Last winter, Stanford CS Professor Andrew Ng taught an online course in Machine Learning. I took the course, and today the students in the course got an email from Prof. Ng asking for our stories. Here’s what I wrote to him. Maybe this can be an inspiration to someone out there hoping to become a programmer!
tl;dr, in 15 months, I went from unemployed lawyer to employed ruby hacker.
Hello Prof. Ng-
Thanks again for teaching ML. Here is my story.
First some quick background info: the job market for lawyers is very bad. During the economic downturn firms were laying off dozens of people at once, and many froze hiring. I graduated from law school in 2009, and was lucky enough to start working for a big firm. I had no work to do, ever. I would just sit in my office reading the news and wishing for my phone to ring. The firm had way too many young lawyers, and not enough work for us to do. In January 2011, me and few others were laid off. I saw it coming and had been looking for work, but no one was hiring. I was unemployed and my legal career was over before it started.
I decided to teach myself to program and start a new career as a programmer. I came up with this idea from reading Hacker News. There were so many stories about how programmers had such an easy time getting jobs! In contrast, for lawyers there were about five job postings in the entire state of California, and every posting got hundreds of resumes. In fact, when my boss came into my office to fire me, I was installing python onto my work computer I did an “Ask HN” for advice on learning to program, you can check it out here.
Only eight days after making this decision, I started volunteering for a non-profit to build them a database system. I put it on my resume like a real job, and worked as hard as I ever had. It took me five months, but I built them that database, and taught myself PHP, SQL, etc at the same time. Nowadays I could build that database in a weekend, in a half-dozen languages .
Then I built a site to apply to Y Combinator. It was a news recommendation website. That’s what got me interested in ML. When I tried to build the recommendation engine, I realized I was in way over my head. About that time the Stanford classes were announced on Hacker News. I couldn’t believe my luck! So I devoted myself full time to the AI, ML, and database classes. I also downloaded Stanford CS106A and B, and worked through those.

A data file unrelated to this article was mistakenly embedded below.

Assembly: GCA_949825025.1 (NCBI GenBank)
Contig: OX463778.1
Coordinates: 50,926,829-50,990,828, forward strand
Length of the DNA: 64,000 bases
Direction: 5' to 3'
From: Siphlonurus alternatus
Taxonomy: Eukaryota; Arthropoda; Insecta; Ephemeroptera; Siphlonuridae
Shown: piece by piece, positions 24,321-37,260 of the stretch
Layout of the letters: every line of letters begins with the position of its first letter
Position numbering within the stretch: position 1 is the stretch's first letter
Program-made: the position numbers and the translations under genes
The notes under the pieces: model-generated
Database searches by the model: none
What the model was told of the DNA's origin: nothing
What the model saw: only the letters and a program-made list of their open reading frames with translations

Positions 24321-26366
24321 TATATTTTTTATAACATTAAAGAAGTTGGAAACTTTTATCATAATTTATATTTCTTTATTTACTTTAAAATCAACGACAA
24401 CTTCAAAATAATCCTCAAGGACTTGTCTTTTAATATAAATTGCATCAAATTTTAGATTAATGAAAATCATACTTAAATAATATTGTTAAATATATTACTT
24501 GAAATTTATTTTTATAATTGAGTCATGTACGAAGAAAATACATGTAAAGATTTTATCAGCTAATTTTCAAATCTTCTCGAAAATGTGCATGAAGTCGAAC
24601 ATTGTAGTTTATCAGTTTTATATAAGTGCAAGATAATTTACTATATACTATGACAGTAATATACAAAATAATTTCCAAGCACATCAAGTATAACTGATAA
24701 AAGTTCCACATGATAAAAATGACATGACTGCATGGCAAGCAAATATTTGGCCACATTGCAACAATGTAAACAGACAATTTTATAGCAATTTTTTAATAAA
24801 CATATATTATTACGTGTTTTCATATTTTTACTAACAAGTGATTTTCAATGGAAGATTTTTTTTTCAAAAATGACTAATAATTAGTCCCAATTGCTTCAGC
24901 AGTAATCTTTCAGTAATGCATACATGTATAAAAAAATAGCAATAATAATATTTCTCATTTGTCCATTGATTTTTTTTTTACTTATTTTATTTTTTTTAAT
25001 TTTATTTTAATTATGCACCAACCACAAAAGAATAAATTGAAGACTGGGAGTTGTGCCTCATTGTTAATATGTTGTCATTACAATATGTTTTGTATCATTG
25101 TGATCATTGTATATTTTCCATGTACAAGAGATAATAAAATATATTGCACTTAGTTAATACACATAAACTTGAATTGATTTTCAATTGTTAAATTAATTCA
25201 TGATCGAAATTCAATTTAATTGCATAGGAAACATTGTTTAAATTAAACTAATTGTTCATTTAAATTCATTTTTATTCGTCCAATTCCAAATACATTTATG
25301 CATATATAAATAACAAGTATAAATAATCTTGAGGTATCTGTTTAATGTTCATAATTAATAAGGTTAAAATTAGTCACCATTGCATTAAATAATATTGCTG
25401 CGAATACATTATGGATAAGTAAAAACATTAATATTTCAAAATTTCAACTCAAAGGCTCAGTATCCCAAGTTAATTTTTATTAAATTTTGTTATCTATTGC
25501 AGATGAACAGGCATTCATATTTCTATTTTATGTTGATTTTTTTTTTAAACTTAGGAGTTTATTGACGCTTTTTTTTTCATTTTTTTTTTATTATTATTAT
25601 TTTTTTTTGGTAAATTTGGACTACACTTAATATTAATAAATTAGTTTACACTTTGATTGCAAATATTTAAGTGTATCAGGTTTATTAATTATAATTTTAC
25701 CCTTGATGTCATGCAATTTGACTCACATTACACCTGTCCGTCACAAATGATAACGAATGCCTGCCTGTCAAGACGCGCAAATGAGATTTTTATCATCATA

In these classes, the rate of learning for me was faster than working through books by myself. You can teach yourself syntax, but it is difficult to improve your overall skills without someone guiding you and giving you exercises that are appropriate for your ability. The classes gave me a way to measure my progress. Was I a “real” programmer or just a pretender? Since I could do the work, I was a real programmer! And when I got stuck on an exercise, I could go to the forums for a hint. The forums were key to the course.
Three weeks ago, I got a paid internship as a ruby hacker. I mentioned the Stanford classes during the interview and my interviewer had heard of them. I am no longer adrift without a career, in contrast to thousands of underemployed lawyers nationwide, banging their head against the wall, hoping for a miracle. At my internship, I have already committed code that is in production (despite never having written any ruby when I was hired). In the past 15 months I have learned enough that I was able to pick up ruby/padrino and start contributing quickly. After this internship I am confident I will be able to get a job hacking ruby, maybe at the same place, maybe somewhere else.
Programming, especially mathy programming like ML, gives me great pleasure and is a wonderful way to spend time. I’m really surprised that I can get paid for doing something that is so fun!
I am currently taking the Algorithms class. I plan to work through as much of the Stanford CS curriculum as possible, and give myself a virtual “Stanford CS degree” on nights and weekends while hacking ruby during working hours. In a year or two I will be in really good shape, having real-life working experience, and having learned so much from online courses. Thanks to Hacker News and these online courses, I have a new career and am having the time of my life!
Thank you so much!